The second paragraph is Your Profile: At this juncture I am going to assume you have watched our Board Resume clip and in particular the section on writing your profile. In essence your profile should neatly summarise your experience, your success, your achievements, your training… and that you are ‘board ready’. Oice written Insert it here, insert it verbatim from your resume so that it becomes your second paragraph. I know many will say that duplication on your application should be avoided but you do not want this paragraph overlooked.  It is your answer to ‘Why appoint you?’ so is critical.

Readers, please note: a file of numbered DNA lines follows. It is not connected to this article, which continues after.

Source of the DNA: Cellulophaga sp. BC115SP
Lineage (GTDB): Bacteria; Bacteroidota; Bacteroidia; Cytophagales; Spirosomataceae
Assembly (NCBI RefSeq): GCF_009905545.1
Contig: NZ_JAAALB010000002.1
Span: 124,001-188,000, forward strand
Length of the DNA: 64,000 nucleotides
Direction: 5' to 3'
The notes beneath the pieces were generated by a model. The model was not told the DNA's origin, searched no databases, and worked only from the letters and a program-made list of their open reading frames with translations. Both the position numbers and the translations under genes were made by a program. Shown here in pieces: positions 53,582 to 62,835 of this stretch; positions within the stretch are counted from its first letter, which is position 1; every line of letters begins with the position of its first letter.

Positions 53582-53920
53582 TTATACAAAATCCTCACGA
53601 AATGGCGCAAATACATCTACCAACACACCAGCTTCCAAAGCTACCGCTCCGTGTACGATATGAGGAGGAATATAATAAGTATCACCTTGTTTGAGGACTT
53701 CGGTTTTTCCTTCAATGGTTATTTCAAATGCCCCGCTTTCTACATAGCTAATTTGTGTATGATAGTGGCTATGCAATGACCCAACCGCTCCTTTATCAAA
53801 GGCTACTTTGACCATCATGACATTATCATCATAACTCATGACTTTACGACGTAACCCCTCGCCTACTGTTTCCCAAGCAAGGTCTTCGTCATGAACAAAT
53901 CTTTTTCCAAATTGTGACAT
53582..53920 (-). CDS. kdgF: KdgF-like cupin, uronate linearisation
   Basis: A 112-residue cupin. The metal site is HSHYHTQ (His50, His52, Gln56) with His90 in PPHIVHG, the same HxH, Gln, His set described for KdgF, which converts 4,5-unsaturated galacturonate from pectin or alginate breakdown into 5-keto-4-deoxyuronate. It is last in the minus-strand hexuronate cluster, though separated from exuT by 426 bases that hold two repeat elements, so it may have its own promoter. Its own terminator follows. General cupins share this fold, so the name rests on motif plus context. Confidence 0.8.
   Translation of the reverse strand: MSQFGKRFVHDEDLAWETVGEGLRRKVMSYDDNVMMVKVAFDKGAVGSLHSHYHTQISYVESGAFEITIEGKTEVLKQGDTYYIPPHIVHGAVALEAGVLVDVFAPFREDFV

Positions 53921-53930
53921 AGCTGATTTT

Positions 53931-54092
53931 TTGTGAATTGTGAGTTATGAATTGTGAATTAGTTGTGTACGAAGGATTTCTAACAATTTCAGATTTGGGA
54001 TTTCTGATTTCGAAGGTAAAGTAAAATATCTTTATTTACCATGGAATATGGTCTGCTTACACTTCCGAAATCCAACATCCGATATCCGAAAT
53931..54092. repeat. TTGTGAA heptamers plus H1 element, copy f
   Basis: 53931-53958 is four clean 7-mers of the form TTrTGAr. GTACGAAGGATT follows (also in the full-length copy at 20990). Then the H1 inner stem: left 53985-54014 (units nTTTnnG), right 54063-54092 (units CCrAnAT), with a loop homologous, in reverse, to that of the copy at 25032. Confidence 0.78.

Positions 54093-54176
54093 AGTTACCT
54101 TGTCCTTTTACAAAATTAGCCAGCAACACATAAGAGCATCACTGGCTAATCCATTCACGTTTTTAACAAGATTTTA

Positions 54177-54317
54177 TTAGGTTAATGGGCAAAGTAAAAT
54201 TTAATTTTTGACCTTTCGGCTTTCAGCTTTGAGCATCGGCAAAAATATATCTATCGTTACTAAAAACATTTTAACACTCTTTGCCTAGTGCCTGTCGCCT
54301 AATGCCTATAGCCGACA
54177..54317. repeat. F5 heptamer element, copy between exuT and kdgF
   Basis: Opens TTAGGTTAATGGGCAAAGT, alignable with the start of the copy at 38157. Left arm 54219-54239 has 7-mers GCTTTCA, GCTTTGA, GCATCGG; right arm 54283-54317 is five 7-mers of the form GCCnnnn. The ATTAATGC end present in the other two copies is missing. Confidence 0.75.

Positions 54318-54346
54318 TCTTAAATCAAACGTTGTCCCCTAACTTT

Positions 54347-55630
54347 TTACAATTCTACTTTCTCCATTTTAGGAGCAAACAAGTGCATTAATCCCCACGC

The third paragraph should Address gaps or perceived issues in your Resume: This should be a very short paragraph but everyone has something to address here. Perhaps you are too old, too young, over experienced, under experienced, it is your first board role, you are unemployed, you are changing career or beginning a portfolio career. In any case, you should briefly allay any of your potential employers’ fears so that they do not discount your application because of their preconceived ideas about what you are or have done. For example, if you applying for a role that is a long way away from your home but you are willing to travel then this is the place to say so. Equally, if you are unemployed tell them why (did you retire or leave for health reasons etc) or if this is your first board role explain what else you have done that qualifies you to be appointed. Again, from experience I know how easy it is for employers to disregard an applicant because of ill informed or preconceived ideas. For this reason alone you need to ensure you are absolutely clear on any gaps in your CV. Your penultimate paragraph should contain Something Interesting or memorable about you: Who would you employ if you had to make a decision between two or more equally qualified candidates? The one who seemed to have a personality and had demonstrated their achievements outside of work (clubs, sporting achievements, languages etc) or those who could not demonstrate any interests or success outside of a work setting and seemed the same as everyone else?